Understand your rights as workers this Labour Day

Are your rights being granted?

By Kaukab Tahir

KARACHI: The group of workers at one of Karachi’s construction sites have been at it since dawn. It’s noon now, and there’s no respite. They continue to put the building blocks together, one by one, while one of them operates the engine of the the tractor. On the other side of the street, a cinema is located. The ticket window is flooded with groups of people queued to buy passes for a movie — they’re all off from work. It’s Labour Day, or May Day, as known in some countries across the globe.

This year, Labour Day in Pakistan, is falling on a Tuesday. Obviously, a day off in the middle of the week is a treat for everyone. But has anyone ever wondered why the world takes a break on this one specific holiday that every country observes?

As a gesture of appreciation, workers all over the globe, and in this context, in Pakistan, are given a day off where they do away with the daily grind. But in reality, it may not always work the way it appears theoretically. Even though it’s supposed to be a day of rest for all, some people still have to perform their professional duties. The question is: do workers get the day off at all?

For Kiran Sohail, a registered nurse (RN) at Good Samaritan Hospital in Karachi’s Orangi Town, the news that she isn’t off on Labour Day didn’t come as a shock. “We never get off on public holidays or Sundays,” she says matter-of-factly. “Although we do get compensated for lost holidays but it’s not the same as being off on the same days as your husband and children,” she shares further.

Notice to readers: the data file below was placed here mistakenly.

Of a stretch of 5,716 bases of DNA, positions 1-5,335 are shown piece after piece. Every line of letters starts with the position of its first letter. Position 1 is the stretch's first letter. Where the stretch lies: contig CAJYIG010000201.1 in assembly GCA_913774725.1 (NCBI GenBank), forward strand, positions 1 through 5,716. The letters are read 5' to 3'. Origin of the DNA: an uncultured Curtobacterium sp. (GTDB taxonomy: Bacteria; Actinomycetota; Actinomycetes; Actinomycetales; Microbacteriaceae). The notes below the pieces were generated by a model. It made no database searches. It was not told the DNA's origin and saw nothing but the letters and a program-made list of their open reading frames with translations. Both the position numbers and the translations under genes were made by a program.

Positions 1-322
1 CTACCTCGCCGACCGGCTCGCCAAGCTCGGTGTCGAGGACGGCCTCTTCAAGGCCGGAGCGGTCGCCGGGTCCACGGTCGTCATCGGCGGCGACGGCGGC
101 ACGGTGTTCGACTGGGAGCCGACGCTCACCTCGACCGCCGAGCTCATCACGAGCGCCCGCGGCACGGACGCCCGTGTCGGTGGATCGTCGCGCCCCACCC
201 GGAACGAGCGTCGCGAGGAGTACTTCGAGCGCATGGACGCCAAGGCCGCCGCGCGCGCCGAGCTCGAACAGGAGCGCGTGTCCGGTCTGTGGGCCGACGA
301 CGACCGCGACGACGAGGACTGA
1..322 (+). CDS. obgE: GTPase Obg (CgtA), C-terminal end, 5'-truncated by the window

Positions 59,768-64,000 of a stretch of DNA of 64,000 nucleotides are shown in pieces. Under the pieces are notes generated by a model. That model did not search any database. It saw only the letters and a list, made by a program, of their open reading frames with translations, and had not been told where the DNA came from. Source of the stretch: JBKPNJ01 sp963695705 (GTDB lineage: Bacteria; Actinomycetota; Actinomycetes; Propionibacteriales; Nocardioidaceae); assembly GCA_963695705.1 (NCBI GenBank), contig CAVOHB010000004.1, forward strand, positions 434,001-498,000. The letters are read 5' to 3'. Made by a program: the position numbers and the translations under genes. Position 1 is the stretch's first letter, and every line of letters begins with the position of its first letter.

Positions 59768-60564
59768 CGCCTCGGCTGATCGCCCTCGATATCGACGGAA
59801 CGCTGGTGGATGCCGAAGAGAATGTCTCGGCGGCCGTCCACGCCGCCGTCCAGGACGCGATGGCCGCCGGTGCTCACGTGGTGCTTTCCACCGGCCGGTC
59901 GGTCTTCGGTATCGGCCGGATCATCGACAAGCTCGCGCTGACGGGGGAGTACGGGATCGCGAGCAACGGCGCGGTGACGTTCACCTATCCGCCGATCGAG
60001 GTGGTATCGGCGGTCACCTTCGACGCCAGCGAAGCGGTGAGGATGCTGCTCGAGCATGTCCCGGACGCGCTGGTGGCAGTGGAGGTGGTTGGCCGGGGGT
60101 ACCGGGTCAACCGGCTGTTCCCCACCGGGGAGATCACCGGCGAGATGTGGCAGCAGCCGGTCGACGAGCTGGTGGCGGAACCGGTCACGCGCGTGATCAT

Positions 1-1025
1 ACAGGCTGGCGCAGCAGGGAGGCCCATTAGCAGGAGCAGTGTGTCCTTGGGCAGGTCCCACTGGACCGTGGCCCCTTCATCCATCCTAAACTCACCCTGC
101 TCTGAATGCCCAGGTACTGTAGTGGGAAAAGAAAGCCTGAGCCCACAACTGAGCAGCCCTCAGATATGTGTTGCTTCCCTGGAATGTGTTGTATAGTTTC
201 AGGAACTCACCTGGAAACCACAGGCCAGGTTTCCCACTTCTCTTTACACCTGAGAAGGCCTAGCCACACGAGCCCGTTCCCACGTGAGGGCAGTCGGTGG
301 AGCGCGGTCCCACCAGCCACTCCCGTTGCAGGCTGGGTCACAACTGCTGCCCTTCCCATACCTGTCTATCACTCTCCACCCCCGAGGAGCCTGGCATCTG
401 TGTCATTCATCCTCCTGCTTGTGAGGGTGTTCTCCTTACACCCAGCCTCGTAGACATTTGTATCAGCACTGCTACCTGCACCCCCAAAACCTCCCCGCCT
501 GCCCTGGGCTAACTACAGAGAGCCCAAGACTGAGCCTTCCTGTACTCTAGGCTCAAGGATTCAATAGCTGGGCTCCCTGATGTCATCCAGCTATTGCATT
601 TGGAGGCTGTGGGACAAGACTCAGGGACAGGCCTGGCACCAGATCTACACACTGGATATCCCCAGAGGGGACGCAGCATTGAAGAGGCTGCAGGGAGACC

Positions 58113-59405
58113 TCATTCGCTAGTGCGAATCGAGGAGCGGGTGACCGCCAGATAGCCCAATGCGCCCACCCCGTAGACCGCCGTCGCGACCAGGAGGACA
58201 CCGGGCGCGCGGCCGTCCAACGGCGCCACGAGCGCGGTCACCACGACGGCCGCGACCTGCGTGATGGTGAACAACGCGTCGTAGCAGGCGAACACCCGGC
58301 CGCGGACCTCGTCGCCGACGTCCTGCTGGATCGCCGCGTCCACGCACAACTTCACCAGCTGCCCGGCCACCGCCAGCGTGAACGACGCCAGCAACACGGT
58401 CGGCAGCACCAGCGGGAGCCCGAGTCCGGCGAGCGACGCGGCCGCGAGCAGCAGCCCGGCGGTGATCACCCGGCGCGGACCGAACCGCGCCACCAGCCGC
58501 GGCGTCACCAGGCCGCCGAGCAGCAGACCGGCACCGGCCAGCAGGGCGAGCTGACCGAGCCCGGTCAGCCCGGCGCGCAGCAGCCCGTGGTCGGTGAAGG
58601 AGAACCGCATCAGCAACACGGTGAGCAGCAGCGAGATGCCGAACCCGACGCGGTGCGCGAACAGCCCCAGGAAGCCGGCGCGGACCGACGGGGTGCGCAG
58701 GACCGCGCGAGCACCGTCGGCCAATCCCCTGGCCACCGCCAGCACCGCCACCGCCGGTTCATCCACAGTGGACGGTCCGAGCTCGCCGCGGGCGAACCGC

Several ordinances pertaining to the matter have been passed. Factories Act 1934 identifies labourers as “workers” and that this day is meant for people who work at grass-root level such as carpenters, construction workers, nurses, domestic help and security staff etc. Another federal act known as the Industrial Relations Ordinance (IRO) was passed in 2002, and was signed into a law in 2012. According to these acts, Labour Day applies to anyone who is serving or working in any capacity, hence becoming eligible to observe this holiday. The history of this day traces back to the year 1810, where employees established the Eight-Hour Day Movement to oppose their earlier schedules where workers would be forced to work up to 16 hours a day. (Read our story on the history of labour day here.)

Speaking on the matter, Advocate High Court Bilal Bashir, an expert in civil labour rights cases, said that according to these acts, a worker is defined as a person who engages in a clerical job and not a managerial one. He clarified that these acts pertain to the rights of such workers, mostly. The Factories Ordinance 1934 further states that there is a time limit on the number of hours people should be made to work. Children working below age 14 fall under child labour, which mean that it’s illegal, youngsters between 14 to 18 years of age are allowed to work a total of 42 hours a week and those above 18 are entitled to work for 48 hours a week.

Article 11 of the constitution abolishes slavery, which categorically highlights that workers must not be considered as slaves

While the Factories Ordinance 1934 states the above conditions for the working class only, Advocate Bashir states that white-collar employees usually have these conditions laid out in their contracts.

“Any employer who makes their employees work for over 48 hours falls under the violation of law,” specifies Bashir.

For the working class, the Factories Ordinance and the IRO have laid out a leave pattern whereby they’re authorised to avail 14 days off yearly. “It is upon the workers discretion whether to utilise them spread over a year or consecutively,” adds the expert.

“In private organisations, leave structures and holidays are laid out in the employees respective contracts,” he further adds.